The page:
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“Bite-Size Bits of Local, National, and Global History”
Near Fort Walton Beach in Okaloosa County, Florida — The American South (South Atlantic)
 

Lenah Higbee

World War I

 
 
Lenah Higbee Marker image. Click for full size.
Photographed By Mark Hilton, February 19, 2022
1. Lenah Higbee Marker
Inscription.  Ms. Higbee immigrated to the United States from Canada, completed her nursing training in 1899, and began working as a surgical nurse. She joined the United States Navy in 1908 as one of the original “Sacred Twenty," the nurses who started the Navy Nurse Corps. These nurses were the first females to serve in the United States Navy, but they were excluded from holding Navy rank. During her 14 years of service, she rose to become the second superintendent of the Navy Nurse Corps. During her career, Ms. Higbee directed the evolution of the Navy Nurse Corps from infancy to permanence. Her recruitment efforts grew the Nurse Corps from 160 to 1550 nurses. She trained and managed thousands of nurses during World War I and the influenza pandemic of 1918. She lobbied for expanded healthcare for military dependents, helped expand the role of women nurses in military medicine, formalized the Navy nursing uniforms, created the Navy nurse corps insignia, and generally advanced the status of women in the military. For her efforts, she was awarded the Navy Cross in 1918. She was the first woman so recognized.

Higbee passed away in 1941 and was
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buried at Arlington National Cemetery beside her husband, Lt Col John Henley Higbee (USMC). Her impact on both the Navy Nurse Corps and the Surface Navy continues to be seen today.

In 1945, the Navy commissioned the USS Higbee, the first combat warship to be named for a female member of the U.S. Navy. The ship earned one battle star in World War II and seven battle stars in the Korean War. The "Leaping Lenah” screened carriers as their planes launched heavy air attacks against the Japanese mainland. The ship also helped clear Japanese mine fields. Following World War II, the USS Higbee made two peacetime Western Pacific cruises and continued to participate in fleet training exercises.
 
Erected 2021 by the Women's Veteran Memorial Advisory Committee.
 
Topics. This historical marker is listed in these topic lists: Science & MedicineWar, World IWaterways & VesselsWomen. A significant historical year for this entry is 1899.
 
Location. 30° 23.921′ N, 86° 35.56′ W. Marker is near Fort Walton Beach, Florida, in Okaloosa County. Marker is on Miracle Strip Parkway, SE (U.S. 98) west of Pier Road, on the right when traveling west. Touch for map. Marker is at or near this postal address: 1300 Miracle Strip Pkwy SE, Fort Walton Beach FL 32548, United States of America. Touch for directions.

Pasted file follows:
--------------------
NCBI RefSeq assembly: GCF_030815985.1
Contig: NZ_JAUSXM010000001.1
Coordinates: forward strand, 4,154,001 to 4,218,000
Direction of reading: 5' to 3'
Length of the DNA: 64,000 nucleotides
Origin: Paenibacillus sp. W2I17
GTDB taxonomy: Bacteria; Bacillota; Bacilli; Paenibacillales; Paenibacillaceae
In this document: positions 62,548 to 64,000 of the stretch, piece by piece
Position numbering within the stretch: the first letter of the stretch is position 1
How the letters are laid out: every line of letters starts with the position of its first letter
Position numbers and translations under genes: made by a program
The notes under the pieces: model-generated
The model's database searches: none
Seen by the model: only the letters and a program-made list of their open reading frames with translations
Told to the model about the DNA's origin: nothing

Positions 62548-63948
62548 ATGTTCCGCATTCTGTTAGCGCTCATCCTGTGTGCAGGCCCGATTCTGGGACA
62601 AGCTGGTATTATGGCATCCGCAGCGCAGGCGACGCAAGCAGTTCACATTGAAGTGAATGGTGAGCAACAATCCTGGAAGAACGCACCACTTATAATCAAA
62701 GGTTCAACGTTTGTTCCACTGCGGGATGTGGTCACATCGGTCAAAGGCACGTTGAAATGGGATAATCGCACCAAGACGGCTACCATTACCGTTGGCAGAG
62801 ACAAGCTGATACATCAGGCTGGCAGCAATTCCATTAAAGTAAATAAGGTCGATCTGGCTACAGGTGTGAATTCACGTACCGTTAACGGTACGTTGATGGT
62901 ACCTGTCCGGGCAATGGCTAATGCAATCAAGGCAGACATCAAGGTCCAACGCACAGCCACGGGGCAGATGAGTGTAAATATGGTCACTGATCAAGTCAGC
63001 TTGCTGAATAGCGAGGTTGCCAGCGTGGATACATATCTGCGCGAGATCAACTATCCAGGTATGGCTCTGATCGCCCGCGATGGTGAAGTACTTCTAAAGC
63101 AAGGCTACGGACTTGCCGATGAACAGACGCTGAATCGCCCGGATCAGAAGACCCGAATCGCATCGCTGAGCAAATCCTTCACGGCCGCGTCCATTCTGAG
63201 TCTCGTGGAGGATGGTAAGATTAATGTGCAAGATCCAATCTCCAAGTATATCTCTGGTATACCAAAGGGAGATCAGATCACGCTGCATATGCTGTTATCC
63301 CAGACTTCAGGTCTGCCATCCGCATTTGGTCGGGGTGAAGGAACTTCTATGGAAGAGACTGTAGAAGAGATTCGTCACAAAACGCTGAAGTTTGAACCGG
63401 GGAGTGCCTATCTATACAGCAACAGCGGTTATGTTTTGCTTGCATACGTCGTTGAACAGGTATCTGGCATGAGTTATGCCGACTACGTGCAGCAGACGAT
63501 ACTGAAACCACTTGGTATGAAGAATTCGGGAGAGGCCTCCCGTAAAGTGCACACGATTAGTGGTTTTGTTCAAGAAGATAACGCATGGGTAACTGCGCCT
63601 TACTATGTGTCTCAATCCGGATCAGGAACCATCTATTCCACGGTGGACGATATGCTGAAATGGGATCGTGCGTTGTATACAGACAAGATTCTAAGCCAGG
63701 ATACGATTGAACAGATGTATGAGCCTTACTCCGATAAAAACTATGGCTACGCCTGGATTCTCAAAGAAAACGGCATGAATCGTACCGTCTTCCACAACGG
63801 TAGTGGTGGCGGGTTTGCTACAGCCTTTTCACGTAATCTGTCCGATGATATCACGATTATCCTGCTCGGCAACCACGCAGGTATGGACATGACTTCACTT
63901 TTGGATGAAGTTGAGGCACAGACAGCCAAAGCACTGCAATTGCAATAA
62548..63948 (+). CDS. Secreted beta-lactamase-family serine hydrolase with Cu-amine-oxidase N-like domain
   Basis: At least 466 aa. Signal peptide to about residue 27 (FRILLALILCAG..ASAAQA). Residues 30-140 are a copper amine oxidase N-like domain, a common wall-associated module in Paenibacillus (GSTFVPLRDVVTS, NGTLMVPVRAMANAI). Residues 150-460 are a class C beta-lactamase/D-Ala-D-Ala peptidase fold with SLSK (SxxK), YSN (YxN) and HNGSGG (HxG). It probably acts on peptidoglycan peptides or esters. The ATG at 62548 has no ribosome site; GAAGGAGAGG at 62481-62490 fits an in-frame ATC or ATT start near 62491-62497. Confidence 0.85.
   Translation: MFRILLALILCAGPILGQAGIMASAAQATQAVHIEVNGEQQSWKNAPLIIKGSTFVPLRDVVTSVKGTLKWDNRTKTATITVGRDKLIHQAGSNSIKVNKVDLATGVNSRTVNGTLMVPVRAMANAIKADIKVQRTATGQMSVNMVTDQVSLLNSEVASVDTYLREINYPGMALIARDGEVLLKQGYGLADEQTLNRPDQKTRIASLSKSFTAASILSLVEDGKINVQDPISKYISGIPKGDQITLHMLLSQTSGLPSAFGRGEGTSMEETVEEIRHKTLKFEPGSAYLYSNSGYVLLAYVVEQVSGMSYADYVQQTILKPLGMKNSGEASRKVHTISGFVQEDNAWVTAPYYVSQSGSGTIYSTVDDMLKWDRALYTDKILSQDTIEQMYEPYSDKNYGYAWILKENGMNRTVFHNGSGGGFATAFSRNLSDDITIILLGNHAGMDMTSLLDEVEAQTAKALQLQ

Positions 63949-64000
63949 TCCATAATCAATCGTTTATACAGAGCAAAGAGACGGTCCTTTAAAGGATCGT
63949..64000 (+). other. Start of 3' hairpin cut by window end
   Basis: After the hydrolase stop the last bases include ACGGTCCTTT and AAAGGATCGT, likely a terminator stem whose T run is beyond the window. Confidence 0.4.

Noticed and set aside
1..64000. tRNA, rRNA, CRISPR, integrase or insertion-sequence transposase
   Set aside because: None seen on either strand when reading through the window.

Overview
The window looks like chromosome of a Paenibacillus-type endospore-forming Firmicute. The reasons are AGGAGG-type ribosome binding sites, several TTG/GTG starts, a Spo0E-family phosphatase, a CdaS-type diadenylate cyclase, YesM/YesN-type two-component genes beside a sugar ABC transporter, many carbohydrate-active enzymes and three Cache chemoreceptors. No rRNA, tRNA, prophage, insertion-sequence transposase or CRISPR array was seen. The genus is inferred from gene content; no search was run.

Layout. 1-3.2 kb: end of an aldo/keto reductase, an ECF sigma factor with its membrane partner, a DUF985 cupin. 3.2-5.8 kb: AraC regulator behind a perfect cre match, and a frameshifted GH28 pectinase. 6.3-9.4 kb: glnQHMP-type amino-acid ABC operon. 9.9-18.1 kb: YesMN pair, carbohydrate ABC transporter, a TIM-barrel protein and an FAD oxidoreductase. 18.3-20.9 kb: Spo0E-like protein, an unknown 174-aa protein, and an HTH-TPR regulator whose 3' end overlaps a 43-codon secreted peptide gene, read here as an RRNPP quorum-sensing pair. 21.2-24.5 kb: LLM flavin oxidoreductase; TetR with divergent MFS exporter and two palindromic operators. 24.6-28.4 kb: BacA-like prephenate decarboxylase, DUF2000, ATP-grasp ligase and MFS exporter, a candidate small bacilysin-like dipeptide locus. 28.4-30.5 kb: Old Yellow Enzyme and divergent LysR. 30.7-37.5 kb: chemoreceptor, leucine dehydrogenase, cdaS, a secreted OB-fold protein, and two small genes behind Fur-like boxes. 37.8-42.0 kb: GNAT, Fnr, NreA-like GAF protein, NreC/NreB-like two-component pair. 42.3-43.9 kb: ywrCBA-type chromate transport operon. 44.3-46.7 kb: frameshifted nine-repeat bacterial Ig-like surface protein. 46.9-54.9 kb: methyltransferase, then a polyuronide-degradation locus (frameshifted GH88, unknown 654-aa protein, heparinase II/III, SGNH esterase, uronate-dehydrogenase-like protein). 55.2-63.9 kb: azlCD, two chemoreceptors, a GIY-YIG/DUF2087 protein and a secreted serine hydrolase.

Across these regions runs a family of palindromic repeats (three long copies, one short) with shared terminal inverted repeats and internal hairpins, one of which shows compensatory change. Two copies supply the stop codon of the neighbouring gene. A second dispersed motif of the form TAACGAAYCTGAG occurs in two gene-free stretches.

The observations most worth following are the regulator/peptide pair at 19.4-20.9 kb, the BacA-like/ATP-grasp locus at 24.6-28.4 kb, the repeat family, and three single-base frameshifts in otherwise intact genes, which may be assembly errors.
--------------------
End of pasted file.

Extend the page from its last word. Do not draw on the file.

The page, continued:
Other nearby markers. At least 8 other markers are within walking distance of this marker. Naseema (within shouting distance of this marker);
Lenah Higbee Marker (Statue sculpted by Jon Hair). image. Click for full size.
Photographed By Mark Hilton, February 19, 2022
2. Lenah Higbee Marker (Statue sculpted by Jon Hair).
Cathay Williams (within shouting distance of this marker); Jacqueline Cochran (within shouting distance of this marker); Leigh Ann Hester (within shouting distance of this marker); Revolutionary War Patriots (within shouting distance of this marker); Margaret Corbin (within shouting distance of this marker); Sharon Ann Lane (within shouting distance of this marker); Jonita Ruth Bonham (about 400 feet away, measured in a direct line). Touch for a list and map of all markers in Fort Walton Beach.
 
More about this marker. Located behind the Destin-Fort Walton Beach Convention Center on Okaloosa Island and close to the Veterans Park Rookery. Parking is available at the Convention Center. The park features eight statues in honor of women who have sacrificed for our country as true patriots.
 
Also see . . .
1. Short history aboutLeah Higbee from the Women Veterans Memorial website. (Submitted on February 20, 2022, by Mark Hilton of Montgomery, Alabama.)
2. Wikipedia article on Lenah Higbee. (Submitted on February 20, 2022, by Mark Hilton of Montgomery, Alabama.)
Lenah H. Sutcliffe Higbee (May 18, 1874 – January 10, 1941) image. Click for full size.
Public domain
3. Lenah H. Sutcliffe Higbee (May 18, 1874 – January 10, 1941)
 
View of Women's Veteran Memorial dedication plaza. image. Click for full size.
Photographed By Mark Hilton, February 19, 2022
4. View of Women's Veteran Memorial dedication plaza.
 
 
Credits. This page was last revised on February 20, 2022. It was originally submitted on February 20, 2022, by Mark Hilton of Montgomery, Alabama. This page has been viewed 189 times since then and 25 times this year. Photos:   1, 2, 3, 4. submitted on February 20, 2022, by Mark Hilton of Montgomery, Alabama.

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May. 23, 2024